U.S. stocks gained while Treasuries trimmed an earlier advance as the House voted to temporarily suspend the the federal debt limit. The yen climbed for a third day after the Bank of Japan deferred new monetary stimulus.
The Standard & Poor’s 500 Index added 0.1% to 1,494.37 at 1:26 p.m., while a rally in International Business Machines Corp. drove the Dow Jones Industrial Average up more than 75 points to above its best closing level since October 2007. Ten-year note yields decreased one basis points to 1.83%. Japan’s currency rose 0.2% to 88.55 per dollar, poised for its first three-day increase since November. Portugal’s 10-year yield slid as the nation prepared to return to the bond market.
The House voted 285-144 to lift the nation’s debt ceiling through mid-May as a Bloomberg poll showed global investors say the state of the American government’s finances is the greatest risk to the world economy. The International Monetary Fund cut its global growth forecasts and now projects a second year of contraction in the euro region as progress in battling Europe’s debt crisis fails to produce economic recovery.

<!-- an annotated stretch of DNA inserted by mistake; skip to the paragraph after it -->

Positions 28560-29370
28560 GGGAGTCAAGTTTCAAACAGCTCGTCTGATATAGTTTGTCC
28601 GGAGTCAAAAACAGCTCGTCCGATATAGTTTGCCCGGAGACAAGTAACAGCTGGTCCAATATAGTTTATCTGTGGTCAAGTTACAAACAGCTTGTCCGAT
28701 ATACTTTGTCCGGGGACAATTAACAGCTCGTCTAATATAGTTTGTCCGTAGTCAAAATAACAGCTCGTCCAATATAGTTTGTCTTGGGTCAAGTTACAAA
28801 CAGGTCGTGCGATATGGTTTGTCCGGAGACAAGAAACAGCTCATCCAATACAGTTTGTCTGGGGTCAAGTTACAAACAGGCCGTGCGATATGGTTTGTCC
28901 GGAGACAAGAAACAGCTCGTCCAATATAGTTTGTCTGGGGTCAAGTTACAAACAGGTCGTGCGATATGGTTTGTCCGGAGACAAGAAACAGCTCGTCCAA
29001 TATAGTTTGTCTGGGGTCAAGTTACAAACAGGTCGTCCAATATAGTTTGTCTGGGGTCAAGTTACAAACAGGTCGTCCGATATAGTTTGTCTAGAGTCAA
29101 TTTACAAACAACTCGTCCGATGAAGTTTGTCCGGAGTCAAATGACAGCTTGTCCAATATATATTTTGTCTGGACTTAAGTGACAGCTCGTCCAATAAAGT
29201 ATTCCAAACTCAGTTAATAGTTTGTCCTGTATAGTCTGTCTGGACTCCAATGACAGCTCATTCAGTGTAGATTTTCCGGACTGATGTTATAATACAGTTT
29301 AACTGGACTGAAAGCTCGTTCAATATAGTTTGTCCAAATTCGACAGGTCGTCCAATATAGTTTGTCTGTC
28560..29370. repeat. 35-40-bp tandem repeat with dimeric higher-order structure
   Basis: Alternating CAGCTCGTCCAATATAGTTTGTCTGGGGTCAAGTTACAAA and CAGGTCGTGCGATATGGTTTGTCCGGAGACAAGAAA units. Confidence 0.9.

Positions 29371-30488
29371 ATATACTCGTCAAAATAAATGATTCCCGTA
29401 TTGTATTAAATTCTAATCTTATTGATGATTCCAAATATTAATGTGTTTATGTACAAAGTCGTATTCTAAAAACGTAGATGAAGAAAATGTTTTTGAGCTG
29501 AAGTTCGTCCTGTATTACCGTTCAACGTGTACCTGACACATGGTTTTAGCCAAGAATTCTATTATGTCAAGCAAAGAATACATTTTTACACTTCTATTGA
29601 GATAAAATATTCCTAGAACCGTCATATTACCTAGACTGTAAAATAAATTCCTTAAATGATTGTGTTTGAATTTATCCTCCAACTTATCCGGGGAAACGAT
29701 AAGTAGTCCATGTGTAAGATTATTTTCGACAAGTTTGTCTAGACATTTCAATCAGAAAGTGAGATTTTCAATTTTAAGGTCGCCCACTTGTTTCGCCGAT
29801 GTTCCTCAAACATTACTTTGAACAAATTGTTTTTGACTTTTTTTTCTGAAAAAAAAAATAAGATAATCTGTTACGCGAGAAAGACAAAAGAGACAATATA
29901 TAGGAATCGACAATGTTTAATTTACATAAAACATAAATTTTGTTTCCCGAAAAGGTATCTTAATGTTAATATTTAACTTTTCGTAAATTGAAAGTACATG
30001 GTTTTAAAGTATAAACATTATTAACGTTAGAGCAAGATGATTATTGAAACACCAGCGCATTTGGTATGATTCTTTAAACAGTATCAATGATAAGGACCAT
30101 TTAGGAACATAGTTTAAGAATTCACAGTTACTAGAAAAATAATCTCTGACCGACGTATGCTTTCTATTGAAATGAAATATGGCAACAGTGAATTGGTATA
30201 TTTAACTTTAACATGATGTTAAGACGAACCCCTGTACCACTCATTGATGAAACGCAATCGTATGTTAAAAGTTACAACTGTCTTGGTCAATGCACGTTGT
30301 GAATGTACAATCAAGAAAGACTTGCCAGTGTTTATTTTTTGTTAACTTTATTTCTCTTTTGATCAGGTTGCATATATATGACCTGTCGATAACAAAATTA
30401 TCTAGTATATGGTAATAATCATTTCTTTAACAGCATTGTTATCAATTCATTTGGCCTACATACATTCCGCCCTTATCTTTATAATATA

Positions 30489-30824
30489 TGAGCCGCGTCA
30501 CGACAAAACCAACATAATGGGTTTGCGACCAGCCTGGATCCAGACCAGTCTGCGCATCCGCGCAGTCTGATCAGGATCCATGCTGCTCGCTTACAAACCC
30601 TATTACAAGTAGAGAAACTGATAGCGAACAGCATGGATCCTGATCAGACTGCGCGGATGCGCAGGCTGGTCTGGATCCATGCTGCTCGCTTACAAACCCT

“We are still pretty constrained by the range and the debt-ceiling debate,” said Larry Milstein, managing director in New York of government-debt trading at R.W. Pressprich & Co. “We are clearly closer to the bottom of the range, 1.75% to 2.05% on the 10-year. We may test the lower ends of this range.”
Thirty-year bonds held two days of gains, with the yield little changed at 3.03%, as the Federal Reserve purchased $1.474 billion in longer-term debt. Inflation expectations dropped from the highest in almost three months as the U.S. prepares to sell $15 billion in 10-year inflation-indexed debt tomorrow.
The House voted to suspend the government’s $16.4 trillion borrowing limit until May 19, when the measure would allow the U.S.’s borrowing authority to automatically be increased to accommodate the amount the Treasury borrowed during those three months. Republicans plan to use two other approaching deadlines, the March 1 start of automatic spending cuts and the need to pass a bill to fund the government by the end of March, to extract spending reductions.
The debt ceiling “is a risk that is constantly weighing,” said Bernard Delattre, president of Altimeo Asset Management in Paris. “It can bring volatility to the market in the short term.”